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Thursday, December 5, 2013

Voodoo Quality

I have about 2 years experience as a engineer in a handful of manufacturing environments. I make no claim to be an expert. You don't need to work very long in manufacturing before you start seeing patterns. Everywhere I've worked, I've seen unnecessary paperwork, kluges, and most of all, half-baked propaganda about quality.

I believe it was Eisenhower who said farming looks very easy when your plow is a pencil and you're 1,000 miles from a corn field. In the same way, it's very easy to parrot vague, empty statements like "build quality into the product" or "customer satisfaction is our goal" or "we are committed to zero defects."

Workers want to do good work and companies want to please customers. When they fail, the problem is not with the slogans or the forms but with specific machines and materials. I leave out people because only machines and materials can be modified at will by engineers. If you want to change behavior, by say, telling the operators to use a new tool, the only way to make sure they do it is to take away the old ones. No amount of words written or spoken will change the mind of someone who wants fight the change and has the power to do so. This group includes most workers.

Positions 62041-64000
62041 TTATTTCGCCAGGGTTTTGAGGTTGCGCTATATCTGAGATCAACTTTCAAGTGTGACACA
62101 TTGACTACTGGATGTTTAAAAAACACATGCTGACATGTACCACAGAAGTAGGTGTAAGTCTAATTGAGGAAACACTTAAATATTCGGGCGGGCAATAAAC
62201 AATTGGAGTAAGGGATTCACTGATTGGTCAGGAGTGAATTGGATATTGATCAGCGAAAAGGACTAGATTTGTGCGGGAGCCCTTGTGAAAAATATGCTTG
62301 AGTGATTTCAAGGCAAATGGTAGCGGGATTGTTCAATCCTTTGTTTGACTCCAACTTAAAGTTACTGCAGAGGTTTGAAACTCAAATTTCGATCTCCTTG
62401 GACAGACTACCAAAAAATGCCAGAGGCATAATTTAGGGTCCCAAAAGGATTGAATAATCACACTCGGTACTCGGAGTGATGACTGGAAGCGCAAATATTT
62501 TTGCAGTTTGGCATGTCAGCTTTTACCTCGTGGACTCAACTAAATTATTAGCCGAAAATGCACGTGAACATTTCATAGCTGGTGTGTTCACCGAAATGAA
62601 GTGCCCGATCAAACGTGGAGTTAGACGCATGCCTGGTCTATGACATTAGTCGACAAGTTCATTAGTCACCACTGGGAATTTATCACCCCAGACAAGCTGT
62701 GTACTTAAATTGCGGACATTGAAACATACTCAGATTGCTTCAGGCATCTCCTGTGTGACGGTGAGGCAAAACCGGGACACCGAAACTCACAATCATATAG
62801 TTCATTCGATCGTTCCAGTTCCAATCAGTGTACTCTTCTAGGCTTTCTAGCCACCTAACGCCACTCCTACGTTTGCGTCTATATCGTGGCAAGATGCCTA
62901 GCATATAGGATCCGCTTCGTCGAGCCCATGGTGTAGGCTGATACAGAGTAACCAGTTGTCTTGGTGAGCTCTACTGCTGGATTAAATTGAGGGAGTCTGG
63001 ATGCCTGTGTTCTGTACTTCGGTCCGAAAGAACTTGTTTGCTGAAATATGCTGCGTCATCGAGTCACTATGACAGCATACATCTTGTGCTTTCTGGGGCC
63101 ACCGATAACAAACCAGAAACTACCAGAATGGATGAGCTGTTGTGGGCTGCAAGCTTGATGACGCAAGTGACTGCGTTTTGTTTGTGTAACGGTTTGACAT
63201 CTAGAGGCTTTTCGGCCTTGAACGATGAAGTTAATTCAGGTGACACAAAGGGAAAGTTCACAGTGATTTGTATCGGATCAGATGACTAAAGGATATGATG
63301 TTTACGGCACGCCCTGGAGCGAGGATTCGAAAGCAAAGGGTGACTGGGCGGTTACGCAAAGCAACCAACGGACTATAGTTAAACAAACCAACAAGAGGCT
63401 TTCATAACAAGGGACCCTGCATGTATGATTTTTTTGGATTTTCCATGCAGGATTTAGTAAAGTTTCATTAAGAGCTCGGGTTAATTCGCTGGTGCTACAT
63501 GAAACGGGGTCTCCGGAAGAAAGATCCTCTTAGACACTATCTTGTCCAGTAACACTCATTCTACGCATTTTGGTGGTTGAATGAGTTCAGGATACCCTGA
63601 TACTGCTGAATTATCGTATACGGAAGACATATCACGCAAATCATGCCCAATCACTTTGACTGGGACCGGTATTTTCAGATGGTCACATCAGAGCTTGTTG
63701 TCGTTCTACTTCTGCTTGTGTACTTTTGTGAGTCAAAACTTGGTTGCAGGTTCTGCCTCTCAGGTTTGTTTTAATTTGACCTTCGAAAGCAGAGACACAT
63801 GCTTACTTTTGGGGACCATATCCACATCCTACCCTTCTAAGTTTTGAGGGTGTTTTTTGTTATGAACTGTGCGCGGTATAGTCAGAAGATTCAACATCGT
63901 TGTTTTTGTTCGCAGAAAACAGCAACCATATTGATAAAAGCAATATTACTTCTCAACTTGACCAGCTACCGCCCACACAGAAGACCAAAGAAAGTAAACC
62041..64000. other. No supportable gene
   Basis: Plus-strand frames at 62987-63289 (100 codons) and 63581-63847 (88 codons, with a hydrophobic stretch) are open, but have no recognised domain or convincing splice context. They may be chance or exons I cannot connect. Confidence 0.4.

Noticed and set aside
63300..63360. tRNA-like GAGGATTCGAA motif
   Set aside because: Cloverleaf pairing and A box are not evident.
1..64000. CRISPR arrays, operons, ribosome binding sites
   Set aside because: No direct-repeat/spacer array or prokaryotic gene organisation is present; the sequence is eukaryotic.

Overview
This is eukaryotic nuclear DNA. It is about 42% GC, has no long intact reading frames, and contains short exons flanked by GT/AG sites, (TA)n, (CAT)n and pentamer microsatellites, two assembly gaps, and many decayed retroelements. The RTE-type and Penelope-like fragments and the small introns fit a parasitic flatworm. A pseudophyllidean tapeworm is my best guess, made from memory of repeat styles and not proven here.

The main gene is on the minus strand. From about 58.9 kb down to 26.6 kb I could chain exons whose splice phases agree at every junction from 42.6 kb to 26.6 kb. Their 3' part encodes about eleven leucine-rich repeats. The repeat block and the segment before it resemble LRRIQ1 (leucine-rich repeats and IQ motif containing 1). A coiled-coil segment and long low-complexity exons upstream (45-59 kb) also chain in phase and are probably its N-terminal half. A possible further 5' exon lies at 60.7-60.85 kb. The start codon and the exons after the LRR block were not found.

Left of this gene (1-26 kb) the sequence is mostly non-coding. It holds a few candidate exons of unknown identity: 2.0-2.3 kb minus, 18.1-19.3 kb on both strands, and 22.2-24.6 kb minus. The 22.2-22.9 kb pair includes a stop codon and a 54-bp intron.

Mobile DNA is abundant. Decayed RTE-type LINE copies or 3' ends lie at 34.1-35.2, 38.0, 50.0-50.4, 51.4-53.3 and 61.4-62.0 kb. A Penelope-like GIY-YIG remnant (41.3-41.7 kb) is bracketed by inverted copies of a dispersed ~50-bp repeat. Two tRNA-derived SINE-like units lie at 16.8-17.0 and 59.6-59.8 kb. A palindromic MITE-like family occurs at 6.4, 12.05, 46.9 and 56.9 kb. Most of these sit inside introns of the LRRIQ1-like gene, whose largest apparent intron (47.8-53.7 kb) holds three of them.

Here's the good news: the big answer is there are no big answers. There are only specific answers to specific problems, and you have to look damn hard to find them. IBM summed up every quality fad decades ago with their motto THINK.

The slogans and quality techniques are a fine compass, but you must draw the map yourself.

As far as the Japanese stuff goes, techniques which work well in Japan will not work in the US if the US workplace if different from the Japanese one where the technique started. I don't know how many US companies operate in a way similar to a Japanese one, but it could probably be counted on one hand. In Japan, lifetime employment is the norm. In the US, it's rare. In Japan, it is common for workers to die from exhaustion during overtime. In the US, private investigators are sent to make sure that disabled employees are not faking it. In Japan, top executives rarely make more than ten times the company's lowest paid worker. In the US, top executives usually make make tens or hundreds of times more than the company's lowest paid worker.

The whole Japanese thing about how the company is a team/family is legit over there. In the US, everyone knows that stuff is bullshit. So what kind of fool thinks Japanese slogans are going to translate to the US workplace? Thinking that using Japanese words will make you efficient is like thinking that using Swahili words will make you better marathon runner.

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